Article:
Statuette of Jupiter
16th century, Bronze, marble base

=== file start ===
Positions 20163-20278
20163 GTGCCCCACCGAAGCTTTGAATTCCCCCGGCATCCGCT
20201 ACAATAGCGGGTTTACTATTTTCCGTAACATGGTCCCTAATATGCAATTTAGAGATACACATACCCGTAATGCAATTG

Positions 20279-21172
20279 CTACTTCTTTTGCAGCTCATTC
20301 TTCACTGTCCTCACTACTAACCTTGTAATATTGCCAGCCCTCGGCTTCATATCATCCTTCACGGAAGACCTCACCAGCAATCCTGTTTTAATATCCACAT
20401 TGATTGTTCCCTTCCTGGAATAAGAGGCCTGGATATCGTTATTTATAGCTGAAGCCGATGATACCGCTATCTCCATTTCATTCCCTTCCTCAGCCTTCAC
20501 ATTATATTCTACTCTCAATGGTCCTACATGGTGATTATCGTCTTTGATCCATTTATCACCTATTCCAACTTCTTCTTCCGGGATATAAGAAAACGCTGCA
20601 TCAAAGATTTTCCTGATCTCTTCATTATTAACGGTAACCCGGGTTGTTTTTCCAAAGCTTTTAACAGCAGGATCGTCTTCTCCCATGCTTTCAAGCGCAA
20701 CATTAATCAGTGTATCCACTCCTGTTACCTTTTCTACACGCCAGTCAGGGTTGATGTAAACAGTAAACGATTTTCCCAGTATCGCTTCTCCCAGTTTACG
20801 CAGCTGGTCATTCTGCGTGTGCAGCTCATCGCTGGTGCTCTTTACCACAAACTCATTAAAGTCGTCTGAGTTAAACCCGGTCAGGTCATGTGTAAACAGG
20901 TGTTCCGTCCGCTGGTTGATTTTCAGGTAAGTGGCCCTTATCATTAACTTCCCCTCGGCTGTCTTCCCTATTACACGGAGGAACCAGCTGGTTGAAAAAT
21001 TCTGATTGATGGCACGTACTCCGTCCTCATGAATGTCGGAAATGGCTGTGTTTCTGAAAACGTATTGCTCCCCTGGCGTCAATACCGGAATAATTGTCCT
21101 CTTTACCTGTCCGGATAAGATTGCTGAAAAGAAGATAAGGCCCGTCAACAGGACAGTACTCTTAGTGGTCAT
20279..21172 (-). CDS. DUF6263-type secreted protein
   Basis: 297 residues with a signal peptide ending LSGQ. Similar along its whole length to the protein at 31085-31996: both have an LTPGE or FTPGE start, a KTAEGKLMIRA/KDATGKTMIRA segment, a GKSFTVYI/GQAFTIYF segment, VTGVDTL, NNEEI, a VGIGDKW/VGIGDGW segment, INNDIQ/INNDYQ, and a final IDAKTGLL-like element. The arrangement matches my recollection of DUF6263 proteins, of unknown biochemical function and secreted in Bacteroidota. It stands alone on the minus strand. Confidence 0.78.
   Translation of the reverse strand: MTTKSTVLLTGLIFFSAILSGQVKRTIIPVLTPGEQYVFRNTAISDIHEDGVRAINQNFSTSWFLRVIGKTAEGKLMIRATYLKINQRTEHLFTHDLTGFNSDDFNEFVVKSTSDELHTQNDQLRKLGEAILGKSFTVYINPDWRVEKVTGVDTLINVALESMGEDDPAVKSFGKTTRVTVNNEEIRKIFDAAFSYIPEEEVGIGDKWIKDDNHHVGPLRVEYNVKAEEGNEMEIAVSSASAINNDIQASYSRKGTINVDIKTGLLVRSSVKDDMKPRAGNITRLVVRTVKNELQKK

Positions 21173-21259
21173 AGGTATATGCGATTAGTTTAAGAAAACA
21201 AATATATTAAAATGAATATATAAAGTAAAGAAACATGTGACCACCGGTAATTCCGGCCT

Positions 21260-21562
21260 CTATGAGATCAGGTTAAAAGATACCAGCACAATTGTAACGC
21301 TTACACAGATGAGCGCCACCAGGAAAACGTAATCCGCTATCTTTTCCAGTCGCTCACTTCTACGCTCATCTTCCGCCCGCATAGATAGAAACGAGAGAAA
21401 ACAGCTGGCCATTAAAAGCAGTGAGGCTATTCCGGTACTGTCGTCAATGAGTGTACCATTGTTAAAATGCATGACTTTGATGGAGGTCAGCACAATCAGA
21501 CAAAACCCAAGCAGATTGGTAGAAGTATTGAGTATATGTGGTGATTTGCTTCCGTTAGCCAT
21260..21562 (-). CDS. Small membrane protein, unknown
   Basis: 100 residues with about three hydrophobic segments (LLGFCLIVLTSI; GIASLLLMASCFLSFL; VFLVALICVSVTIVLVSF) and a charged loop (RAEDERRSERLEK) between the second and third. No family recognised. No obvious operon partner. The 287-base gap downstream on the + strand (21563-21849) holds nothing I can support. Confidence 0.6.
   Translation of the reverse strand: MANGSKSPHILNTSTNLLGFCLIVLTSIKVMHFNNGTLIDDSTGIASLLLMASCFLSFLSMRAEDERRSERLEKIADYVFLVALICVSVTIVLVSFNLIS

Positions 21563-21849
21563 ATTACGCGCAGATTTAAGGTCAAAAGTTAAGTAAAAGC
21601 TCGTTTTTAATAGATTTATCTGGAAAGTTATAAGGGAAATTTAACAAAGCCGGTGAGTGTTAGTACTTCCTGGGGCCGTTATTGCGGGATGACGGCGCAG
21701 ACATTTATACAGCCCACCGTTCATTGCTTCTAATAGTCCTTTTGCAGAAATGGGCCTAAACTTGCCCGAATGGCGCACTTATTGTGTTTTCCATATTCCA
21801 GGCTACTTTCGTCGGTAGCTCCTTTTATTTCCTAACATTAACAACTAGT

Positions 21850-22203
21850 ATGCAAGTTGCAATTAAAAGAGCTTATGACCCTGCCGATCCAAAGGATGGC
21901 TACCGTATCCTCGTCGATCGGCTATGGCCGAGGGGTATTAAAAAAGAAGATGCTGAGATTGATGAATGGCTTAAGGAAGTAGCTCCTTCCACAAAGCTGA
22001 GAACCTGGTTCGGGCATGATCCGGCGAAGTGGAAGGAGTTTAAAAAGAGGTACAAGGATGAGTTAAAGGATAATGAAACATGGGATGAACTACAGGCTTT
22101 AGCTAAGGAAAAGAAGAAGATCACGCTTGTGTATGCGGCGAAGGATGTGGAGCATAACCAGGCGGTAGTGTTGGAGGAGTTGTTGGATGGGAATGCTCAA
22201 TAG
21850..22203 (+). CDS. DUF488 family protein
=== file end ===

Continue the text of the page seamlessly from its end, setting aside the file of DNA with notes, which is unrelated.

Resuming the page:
Standing with her feet resting directly on the marble base, this figure holds three thunderbolts in her right hand which identifies her as Jupiter. With her left hand, the deity holds a garment to modestly cover herself; on the back, it drapes up along her back and is attached, near the shoulder, to a strap that falls diagonally across her chest. It is possible that the statuette was originally the top part of an andiron: if this is the case, a circular bronze base must have been removed from under the figure's feet. As for its creator, despite earlier attributions to Jacopo Sansovino or Alessandro Vittoria, Girolamo Campagna is perhaps a more likely candidate, because of the gentle pose of the deity's hips, which would suggest a date just after 1600; none of the known variants, however, can be directly attributed to the sculptor from Verona.